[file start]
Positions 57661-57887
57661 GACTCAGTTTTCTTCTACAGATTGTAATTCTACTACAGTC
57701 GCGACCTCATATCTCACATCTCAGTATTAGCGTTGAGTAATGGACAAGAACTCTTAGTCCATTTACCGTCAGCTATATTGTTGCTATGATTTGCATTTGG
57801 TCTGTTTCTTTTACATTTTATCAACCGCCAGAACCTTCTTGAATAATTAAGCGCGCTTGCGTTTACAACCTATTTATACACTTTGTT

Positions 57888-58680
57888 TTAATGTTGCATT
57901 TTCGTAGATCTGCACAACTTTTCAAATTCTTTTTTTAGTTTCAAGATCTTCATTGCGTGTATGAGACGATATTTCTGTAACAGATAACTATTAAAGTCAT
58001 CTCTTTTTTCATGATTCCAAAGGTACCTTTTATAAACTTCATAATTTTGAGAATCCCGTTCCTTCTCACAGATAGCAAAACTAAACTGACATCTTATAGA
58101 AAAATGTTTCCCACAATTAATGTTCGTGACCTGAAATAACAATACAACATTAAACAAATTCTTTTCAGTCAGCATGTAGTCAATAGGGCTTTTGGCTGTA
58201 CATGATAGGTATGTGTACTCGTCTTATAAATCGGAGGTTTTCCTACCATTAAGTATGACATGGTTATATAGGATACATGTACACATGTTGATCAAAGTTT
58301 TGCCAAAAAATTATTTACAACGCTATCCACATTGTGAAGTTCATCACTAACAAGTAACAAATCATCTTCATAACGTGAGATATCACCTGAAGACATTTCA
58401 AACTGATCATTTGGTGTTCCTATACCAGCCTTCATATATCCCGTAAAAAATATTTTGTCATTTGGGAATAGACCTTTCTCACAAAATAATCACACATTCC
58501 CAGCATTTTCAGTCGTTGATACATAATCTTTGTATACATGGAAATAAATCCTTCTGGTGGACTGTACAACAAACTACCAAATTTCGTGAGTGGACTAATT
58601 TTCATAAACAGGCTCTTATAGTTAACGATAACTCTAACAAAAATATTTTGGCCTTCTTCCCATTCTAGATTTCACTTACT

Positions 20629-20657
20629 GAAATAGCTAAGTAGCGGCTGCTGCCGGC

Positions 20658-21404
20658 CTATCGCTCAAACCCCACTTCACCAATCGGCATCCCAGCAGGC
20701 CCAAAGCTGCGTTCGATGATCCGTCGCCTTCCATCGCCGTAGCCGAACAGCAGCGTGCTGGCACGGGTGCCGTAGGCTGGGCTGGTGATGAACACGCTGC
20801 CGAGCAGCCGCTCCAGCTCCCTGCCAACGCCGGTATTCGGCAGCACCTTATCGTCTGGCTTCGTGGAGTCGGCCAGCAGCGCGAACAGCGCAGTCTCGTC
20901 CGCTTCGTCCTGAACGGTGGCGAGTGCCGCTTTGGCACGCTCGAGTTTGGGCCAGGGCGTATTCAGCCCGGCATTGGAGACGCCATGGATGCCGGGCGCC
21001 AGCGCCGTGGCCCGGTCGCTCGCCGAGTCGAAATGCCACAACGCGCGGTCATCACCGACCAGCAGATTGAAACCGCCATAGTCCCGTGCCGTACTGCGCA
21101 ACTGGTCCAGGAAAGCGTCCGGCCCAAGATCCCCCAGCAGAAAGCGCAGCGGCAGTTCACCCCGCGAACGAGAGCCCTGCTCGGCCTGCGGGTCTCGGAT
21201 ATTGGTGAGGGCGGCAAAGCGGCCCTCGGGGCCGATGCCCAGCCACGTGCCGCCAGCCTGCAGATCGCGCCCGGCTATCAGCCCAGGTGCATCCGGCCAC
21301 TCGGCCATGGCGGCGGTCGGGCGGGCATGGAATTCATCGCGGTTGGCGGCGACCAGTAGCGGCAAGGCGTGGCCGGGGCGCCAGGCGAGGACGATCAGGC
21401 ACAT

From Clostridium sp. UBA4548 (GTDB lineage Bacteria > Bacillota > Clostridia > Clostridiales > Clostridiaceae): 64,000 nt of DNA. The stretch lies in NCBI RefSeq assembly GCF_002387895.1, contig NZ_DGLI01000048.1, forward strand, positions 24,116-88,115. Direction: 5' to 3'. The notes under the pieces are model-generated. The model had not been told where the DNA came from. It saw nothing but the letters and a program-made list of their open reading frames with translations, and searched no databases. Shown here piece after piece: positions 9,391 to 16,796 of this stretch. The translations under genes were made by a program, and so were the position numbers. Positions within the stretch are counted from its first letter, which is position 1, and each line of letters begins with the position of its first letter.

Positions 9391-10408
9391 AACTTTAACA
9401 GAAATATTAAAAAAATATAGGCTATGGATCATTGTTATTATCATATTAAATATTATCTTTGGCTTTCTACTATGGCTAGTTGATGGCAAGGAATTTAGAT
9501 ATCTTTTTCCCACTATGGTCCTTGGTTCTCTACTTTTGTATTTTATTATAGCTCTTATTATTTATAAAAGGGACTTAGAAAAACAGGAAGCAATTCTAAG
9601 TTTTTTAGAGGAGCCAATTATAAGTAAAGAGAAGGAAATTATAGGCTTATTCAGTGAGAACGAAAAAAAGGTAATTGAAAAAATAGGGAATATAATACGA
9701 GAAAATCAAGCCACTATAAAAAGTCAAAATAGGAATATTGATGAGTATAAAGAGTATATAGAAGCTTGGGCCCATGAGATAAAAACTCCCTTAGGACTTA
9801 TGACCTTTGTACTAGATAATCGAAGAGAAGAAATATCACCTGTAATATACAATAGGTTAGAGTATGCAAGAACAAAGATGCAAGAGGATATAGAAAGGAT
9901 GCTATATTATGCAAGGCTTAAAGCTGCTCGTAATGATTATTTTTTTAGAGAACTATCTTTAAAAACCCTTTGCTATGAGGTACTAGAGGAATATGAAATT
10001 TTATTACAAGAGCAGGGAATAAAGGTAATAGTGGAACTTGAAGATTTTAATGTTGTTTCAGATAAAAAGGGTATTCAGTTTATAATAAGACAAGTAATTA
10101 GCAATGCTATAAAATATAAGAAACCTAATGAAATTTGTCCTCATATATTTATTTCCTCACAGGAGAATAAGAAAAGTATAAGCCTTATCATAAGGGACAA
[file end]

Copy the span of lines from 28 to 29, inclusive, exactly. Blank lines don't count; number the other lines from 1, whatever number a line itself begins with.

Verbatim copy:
Positions 9391-10408
9391 AACTTTAACA